Officials in Florida are concerned about their aging prison populations. Older prisoners require more medical care and increase costs. And with prison having to dedicate their scare resources to these populations, safety is compromised in other areas. To address the problem, it has been suggested that they consider early release for elderly non-violent offenders.
Florida’s prison population is rapidly increasing despite declining crime rates, and the latest report from Florida TaxWatch recommends options to prevent increasing costs from overwhelming taxpayers. The report, Florida’s Aging Prisoner Problem, warns that the steadily growing elderly prison population in state facilities will require more costly medical care, resulting in additional budget concerns for an already struggling Department of Corrections.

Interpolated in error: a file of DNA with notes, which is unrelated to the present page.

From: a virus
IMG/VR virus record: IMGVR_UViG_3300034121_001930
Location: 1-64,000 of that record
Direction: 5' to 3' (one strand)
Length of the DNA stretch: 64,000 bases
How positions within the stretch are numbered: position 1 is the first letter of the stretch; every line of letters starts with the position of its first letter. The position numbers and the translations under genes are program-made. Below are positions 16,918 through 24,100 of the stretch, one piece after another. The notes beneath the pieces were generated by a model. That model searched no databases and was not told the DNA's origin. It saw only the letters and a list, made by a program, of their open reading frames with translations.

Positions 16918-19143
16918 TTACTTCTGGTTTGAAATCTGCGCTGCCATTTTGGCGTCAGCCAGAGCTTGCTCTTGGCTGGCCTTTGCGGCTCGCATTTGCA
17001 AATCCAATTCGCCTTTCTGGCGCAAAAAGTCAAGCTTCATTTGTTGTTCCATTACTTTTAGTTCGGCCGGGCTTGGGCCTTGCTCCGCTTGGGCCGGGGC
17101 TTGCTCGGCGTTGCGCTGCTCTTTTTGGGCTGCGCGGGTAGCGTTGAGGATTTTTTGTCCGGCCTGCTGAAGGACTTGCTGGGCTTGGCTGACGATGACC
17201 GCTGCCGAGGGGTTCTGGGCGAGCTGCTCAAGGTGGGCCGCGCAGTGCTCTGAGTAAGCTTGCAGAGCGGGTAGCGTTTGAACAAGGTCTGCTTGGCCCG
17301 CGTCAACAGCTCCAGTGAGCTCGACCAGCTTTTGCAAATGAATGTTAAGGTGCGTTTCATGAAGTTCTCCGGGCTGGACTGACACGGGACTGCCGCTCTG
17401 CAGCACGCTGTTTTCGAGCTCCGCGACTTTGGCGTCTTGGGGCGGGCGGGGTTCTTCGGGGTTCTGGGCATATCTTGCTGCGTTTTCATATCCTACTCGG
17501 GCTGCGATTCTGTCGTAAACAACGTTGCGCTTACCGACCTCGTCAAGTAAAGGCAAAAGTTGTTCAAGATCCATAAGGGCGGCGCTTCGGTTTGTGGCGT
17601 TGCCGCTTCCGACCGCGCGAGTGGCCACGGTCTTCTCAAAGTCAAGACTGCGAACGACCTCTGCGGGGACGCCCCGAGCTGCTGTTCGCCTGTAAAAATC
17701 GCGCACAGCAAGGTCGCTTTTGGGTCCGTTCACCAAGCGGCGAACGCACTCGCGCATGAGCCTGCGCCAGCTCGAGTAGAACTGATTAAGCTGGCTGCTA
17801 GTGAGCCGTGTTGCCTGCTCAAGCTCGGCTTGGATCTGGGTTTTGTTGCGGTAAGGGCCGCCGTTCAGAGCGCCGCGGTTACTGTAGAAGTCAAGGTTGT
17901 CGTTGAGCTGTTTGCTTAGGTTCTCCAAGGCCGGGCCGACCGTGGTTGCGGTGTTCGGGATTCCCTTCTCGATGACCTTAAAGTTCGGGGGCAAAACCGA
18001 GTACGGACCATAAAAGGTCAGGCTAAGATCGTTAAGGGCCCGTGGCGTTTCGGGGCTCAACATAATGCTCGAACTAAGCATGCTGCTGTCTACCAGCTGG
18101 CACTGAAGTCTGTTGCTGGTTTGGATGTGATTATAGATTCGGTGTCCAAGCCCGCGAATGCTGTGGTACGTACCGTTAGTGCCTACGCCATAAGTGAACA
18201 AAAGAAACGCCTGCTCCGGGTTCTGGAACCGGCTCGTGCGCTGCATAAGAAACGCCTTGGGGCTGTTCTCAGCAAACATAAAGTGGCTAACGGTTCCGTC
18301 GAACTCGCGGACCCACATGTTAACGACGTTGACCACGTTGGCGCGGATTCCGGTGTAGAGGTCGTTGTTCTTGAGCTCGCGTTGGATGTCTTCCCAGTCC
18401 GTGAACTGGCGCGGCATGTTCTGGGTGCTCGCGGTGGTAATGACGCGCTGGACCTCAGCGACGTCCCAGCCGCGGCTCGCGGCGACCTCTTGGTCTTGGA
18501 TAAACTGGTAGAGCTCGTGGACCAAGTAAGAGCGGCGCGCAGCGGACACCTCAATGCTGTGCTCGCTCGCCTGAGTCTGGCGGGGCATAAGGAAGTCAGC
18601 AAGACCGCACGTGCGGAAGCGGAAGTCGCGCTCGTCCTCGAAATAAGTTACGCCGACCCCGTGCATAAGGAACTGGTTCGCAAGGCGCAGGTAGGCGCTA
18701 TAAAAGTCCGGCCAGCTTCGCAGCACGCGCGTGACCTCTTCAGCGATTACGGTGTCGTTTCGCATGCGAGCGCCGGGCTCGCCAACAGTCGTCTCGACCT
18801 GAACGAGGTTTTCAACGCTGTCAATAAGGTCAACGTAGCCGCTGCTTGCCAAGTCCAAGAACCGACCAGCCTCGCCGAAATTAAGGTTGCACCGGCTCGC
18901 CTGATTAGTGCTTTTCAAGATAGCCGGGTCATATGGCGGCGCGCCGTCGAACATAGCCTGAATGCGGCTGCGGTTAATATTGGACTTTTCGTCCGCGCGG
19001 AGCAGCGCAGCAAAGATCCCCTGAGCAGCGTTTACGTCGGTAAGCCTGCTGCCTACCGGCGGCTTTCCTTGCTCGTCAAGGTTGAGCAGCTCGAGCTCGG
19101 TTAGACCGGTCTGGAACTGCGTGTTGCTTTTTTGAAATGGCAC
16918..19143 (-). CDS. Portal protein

“Community safety is the first thing to consider when addressing criminal justice reform, but Florida has options to reduce costs and actually improve public safety.” said Dominic M. Calabro, president and CEO of Florida TaxWatch, the independent, nonpartisan, nonprofit taxpayer research institute and government watchdog. “Florida taxpayers and policymakers must understand the rapidly incurring costs that accompany aging prisoners so that smart policies can be pursued that prevent either ballooning costs or quick fixes to jeopardize the safety and security of Florida citizens.”
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